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What Is Risk In Software Engineering?

Very simply, a risk is a potential problem. It’s an activity or event that may compromise the success of a software development project. Risk is the possibility of suffering loss, and total risk exposure to a specific project will account for both the probability and the size of the potential loss.

Guesswork and crisis-management are never effective. Identifying and aggregating risks is the only predictive method for capturing the probability that a software development project will experience unplanned or inadmissible events. These include terminations, discontinuities, schedule delays, cost underestimation, and overrun of project resources

What Is Risk Management In Software Engineering?

Risk management means risk containment and mitigation. First, you’ve got to identify and plan. Then be ready to act when a risk arises, drawing upon the experience and knowledge of the entire team to minimize the impact to the project. 

Risk management includes the following tasks:

  • Identify risks and their triggers

  • Classify and prioritize all risks

  • Craft a plan that links each risk to a mitigation

  • Monitor for risk triggers during the project

  • Implement the mitigating action if any risk materializes

  • Communicate risk status throughout project

Identify and Classify Risks

Most software engineering projects are inherently risky because of the variety of potential problems that might arise. Experience from other software engineering projects can help managers classify risk. The importance here is not the elegance or range of classification, but rather to precisely identify and describe all of the real threats to project success. A simple but effective classification scheme is to arrange risks according to the areas of impact.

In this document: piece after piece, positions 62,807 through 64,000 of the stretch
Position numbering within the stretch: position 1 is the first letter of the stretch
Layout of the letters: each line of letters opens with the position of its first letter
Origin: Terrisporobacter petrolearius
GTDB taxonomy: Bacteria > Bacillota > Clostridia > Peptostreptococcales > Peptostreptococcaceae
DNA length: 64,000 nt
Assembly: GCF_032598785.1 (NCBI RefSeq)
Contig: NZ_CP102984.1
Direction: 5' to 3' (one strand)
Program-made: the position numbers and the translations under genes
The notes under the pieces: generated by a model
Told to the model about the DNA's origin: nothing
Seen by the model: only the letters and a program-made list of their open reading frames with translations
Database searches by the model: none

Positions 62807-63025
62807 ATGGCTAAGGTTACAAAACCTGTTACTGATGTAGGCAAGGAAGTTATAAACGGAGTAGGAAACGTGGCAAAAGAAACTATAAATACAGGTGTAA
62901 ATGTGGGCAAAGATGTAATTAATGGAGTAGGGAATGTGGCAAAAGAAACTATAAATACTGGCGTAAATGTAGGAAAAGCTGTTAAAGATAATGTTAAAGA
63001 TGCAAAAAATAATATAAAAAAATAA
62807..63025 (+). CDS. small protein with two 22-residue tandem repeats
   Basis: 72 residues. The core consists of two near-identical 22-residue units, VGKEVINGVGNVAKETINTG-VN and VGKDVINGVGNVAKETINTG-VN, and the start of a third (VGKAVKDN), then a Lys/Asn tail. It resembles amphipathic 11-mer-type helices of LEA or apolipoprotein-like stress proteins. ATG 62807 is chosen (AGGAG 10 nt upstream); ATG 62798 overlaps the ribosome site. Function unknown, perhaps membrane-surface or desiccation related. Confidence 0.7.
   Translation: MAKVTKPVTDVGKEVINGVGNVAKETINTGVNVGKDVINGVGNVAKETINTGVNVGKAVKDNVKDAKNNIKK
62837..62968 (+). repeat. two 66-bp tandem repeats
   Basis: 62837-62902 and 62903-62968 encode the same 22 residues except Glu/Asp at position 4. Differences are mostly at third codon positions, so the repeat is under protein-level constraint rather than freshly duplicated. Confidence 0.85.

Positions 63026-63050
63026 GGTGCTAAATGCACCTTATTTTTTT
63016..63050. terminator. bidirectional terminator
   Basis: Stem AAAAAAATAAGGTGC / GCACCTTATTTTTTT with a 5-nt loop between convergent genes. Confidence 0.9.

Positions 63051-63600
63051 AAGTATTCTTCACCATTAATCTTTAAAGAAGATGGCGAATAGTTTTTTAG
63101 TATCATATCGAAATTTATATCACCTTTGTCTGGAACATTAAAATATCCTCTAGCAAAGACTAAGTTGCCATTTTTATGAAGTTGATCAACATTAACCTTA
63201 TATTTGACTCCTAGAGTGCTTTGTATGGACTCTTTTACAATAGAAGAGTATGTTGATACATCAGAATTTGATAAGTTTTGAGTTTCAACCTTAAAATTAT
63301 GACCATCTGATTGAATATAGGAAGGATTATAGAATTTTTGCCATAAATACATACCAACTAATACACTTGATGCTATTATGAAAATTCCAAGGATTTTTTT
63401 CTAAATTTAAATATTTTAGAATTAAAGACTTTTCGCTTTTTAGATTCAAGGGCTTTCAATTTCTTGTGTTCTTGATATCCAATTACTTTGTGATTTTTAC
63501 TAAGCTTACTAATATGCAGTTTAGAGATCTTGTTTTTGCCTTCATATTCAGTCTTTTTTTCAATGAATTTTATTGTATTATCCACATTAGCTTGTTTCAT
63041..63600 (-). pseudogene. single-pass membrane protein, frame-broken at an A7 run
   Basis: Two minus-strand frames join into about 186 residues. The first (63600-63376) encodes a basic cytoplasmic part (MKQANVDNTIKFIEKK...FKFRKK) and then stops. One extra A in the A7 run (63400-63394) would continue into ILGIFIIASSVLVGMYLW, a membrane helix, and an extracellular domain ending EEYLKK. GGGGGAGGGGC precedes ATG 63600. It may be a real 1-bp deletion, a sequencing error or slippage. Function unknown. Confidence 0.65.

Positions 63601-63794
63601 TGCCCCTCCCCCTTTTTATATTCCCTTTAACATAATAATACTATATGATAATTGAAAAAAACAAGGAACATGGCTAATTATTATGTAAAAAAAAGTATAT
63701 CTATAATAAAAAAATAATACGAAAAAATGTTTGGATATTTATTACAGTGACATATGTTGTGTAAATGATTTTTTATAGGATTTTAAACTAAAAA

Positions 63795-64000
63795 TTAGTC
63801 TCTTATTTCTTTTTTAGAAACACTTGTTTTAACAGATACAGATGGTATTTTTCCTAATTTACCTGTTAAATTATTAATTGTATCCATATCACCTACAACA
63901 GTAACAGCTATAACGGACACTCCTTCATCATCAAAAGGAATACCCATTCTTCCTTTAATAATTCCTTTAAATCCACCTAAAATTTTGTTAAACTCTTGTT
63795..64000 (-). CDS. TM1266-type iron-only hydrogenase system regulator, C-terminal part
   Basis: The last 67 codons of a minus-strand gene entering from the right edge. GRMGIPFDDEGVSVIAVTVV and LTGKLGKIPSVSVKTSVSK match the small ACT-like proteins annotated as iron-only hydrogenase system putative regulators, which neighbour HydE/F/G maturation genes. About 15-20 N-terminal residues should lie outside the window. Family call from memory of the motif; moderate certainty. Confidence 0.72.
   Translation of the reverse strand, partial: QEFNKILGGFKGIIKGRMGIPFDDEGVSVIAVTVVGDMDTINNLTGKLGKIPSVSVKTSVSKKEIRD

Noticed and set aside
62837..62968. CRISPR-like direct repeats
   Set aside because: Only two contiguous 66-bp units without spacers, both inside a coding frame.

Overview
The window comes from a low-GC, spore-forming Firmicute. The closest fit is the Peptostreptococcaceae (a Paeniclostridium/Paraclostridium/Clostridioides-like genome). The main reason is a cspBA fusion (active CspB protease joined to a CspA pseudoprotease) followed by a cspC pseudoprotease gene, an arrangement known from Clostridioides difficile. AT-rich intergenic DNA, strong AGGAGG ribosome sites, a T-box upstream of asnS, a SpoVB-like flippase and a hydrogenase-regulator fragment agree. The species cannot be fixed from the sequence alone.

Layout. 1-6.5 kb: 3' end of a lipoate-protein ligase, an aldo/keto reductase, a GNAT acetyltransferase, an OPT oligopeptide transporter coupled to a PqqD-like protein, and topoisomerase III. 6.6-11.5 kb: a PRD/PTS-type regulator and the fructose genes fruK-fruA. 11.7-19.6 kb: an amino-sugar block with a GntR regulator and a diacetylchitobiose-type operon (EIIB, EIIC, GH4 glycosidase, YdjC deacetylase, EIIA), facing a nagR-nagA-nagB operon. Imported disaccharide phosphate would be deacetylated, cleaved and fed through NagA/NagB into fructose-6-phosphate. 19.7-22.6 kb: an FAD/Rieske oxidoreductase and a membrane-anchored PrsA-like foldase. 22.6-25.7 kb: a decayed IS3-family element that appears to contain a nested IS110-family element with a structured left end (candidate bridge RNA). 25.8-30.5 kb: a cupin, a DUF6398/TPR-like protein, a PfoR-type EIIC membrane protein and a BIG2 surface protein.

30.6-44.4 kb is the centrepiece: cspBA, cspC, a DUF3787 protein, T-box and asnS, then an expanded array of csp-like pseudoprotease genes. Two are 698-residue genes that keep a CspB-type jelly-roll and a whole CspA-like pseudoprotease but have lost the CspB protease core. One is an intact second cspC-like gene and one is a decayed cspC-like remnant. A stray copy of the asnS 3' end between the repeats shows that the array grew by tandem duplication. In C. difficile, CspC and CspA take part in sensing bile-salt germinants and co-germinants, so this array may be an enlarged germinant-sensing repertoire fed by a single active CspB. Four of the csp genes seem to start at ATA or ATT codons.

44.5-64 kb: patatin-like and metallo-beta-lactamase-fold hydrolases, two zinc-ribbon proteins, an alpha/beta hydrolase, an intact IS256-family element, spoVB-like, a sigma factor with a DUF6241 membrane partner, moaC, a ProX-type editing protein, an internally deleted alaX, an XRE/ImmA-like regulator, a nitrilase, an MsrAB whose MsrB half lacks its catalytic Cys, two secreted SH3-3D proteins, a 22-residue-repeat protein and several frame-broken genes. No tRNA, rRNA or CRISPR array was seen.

Five Types of Risk In Software Project Management

For most software development projects, we can define five main risk impact areas:

  • New, unproven technologies

  • User and functional requirements

  • Application and system architecture

  • Performance

  • Organizational

New, unproven technologies. The majority of software projects entail the use of new technologies. Ever-changing tools, techniques, protocols, standards, and development systems increase the probability that technology risks will arise in virtually any substantial software engineering effort. Training and knowledge are of critical importance, and the improper use of new technology most often leads directly to project failure.

User and functional requirements. Software requirements capture all user needs with respect to the software system features, functions, and quality of service. Too often, the process of requirements definition is lengthy, tedious, and complex. Moreover, requirements usually change with discovery, prototyping, and integration activities. Change in elemental requirements will likely propagate throughout the entire project, and modifications to user requirements might not translate to functional requirements. These disruptions often lead to one or more critical failures of a poorly-planned software development project.

Application and system architecture. Taking the wrong direction with a platform, component, or architecture can have disastrous consequences. As with the technological risks, it is vital that the team includes experts who understand the architecture and have the capability to make sound design choices.